Some chips are already set to work at 9600 baud rate mine was, if not you might have to try 
    115200 and possibly others. Set auto scroll and "Both NL & CR"

    • AT
      • a simple test it should return "OK"
    • AT+RST
      • resets the board returns "[System Ready,]" could fscanf or read for this line to ensure it has been restarted. (changed from firmware version to version)
    • AT+GMR
      • tells you the firmware its running
    • AT+CWMODE=?
      • tells you what modes it will accept: can be..
      • a device on the network
      • an access point- can log into it setup a password and ssid (completely stand alone device)
      • both
    • AT+CWMODE=1
      • changes mode 1-3
    • AT+CWMODE?
      • current mode
    • AT+CWLAP
      • displays wifi points
    • AT+CWJAP="SSID wifi name","password"  
      • connects to WIFI
    • AT+CWJAP?
      • check to see if connected to WIFI
    • AT+CIPMUX=1
      • setting it to accept multiple connections, required for the tcp connection to the internet.
      • Must always set the every time device is powered down!!!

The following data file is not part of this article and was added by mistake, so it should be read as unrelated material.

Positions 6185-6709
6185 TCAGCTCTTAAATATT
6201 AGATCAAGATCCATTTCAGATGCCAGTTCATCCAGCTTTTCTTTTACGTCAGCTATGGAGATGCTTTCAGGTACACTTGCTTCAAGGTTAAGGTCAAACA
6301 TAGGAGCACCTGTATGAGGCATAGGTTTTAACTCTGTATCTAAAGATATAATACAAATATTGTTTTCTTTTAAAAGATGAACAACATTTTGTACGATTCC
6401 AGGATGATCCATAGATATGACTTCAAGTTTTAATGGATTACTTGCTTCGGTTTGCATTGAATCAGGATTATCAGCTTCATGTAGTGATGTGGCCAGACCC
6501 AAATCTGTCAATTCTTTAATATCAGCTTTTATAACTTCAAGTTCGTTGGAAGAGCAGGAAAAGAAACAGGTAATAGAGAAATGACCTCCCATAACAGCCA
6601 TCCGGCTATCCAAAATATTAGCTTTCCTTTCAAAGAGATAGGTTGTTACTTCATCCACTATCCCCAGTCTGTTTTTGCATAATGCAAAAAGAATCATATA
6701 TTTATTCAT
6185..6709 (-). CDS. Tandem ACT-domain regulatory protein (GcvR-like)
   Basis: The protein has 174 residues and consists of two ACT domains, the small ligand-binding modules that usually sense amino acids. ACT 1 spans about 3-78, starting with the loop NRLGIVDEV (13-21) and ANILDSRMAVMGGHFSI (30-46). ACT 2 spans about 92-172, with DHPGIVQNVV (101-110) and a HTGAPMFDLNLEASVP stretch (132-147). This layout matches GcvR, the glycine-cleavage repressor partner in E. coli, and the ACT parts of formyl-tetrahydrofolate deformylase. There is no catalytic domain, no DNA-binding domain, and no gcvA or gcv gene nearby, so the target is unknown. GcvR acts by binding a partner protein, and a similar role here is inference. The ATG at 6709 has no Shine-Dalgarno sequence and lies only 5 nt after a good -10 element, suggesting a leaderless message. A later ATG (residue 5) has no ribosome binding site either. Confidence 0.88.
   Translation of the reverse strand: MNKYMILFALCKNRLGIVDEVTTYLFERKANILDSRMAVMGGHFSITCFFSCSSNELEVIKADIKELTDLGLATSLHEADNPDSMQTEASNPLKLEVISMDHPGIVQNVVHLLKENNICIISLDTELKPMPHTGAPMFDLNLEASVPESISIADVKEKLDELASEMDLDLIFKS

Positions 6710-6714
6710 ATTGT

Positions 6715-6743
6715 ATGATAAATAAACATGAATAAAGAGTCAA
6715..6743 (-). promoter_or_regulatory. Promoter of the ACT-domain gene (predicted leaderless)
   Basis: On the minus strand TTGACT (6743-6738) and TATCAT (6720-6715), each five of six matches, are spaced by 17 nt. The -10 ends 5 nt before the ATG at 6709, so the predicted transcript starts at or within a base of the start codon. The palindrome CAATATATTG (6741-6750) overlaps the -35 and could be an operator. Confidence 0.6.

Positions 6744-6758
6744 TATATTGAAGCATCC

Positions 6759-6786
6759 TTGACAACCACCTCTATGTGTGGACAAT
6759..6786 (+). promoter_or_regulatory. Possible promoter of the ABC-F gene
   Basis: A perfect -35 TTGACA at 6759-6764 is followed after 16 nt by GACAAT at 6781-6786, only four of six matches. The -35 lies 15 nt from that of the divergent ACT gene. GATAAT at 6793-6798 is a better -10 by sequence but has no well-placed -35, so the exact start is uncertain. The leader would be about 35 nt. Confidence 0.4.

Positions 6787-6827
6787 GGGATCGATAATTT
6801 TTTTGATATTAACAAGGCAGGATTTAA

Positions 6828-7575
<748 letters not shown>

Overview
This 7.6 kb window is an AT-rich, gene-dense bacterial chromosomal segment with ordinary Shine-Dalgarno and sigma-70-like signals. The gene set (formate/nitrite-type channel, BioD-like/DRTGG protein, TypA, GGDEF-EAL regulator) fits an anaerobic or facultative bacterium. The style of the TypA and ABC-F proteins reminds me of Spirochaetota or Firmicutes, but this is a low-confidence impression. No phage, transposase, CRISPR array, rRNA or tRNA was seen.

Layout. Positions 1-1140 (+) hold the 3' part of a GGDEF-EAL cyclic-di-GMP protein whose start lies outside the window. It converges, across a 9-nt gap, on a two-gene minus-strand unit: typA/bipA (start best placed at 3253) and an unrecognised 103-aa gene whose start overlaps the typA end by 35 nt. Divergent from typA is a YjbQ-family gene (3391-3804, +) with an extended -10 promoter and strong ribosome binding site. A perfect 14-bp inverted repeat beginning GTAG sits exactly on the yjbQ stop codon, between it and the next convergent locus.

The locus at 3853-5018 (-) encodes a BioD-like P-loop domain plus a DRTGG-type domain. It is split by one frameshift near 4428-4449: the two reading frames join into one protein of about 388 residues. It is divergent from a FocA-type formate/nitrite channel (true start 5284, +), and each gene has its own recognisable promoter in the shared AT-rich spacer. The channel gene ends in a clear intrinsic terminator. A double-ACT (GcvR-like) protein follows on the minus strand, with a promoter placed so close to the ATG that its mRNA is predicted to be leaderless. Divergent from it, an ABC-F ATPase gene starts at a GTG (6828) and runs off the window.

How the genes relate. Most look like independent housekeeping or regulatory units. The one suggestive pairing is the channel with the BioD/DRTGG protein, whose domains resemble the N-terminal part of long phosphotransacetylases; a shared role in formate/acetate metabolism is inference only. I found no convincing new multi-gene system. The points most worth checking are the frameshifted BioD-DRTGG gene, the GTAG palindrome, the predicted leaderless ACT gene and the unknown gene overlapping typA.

• AT+CIPMUX?
      • current mode
    • AT+CIPMODE=0
      • not data mode (= 1 is possible to set data streaming mode)

    And Then?

    So now we can connect to a wifi network and set the ESP to different modes.

    In my next post i'm going to have examples of getting data from the internet using the last two links under useful Reference Material. Here for a video

    Useful Reference Material


    Kevin Darrah- Just go there!
    Great Scott!- Lots of links in the info box (under the video)
    Julian Llett- Alot of interesting videos, lots of iot stuff
    AllAboutEE- Same as above

    Yahoo Query Language-
    Yahoo Query Language tutorial-

    Friday, 17 April 2015

    8x8 Led Matrix using Max7219 IC

    The Board

    The Maxim 7219 IC

    Info here

    The Library (LedControl)

    info here

    The Code


    Can be daisy chained..

    setup functions

    void setup()
      lc.shutdown(0,false);  // Wake up displays

      lc.setIntensity(0,1);  // Set intensity levels 1-15

      lc.clearDisplay(0);  // Clear Displays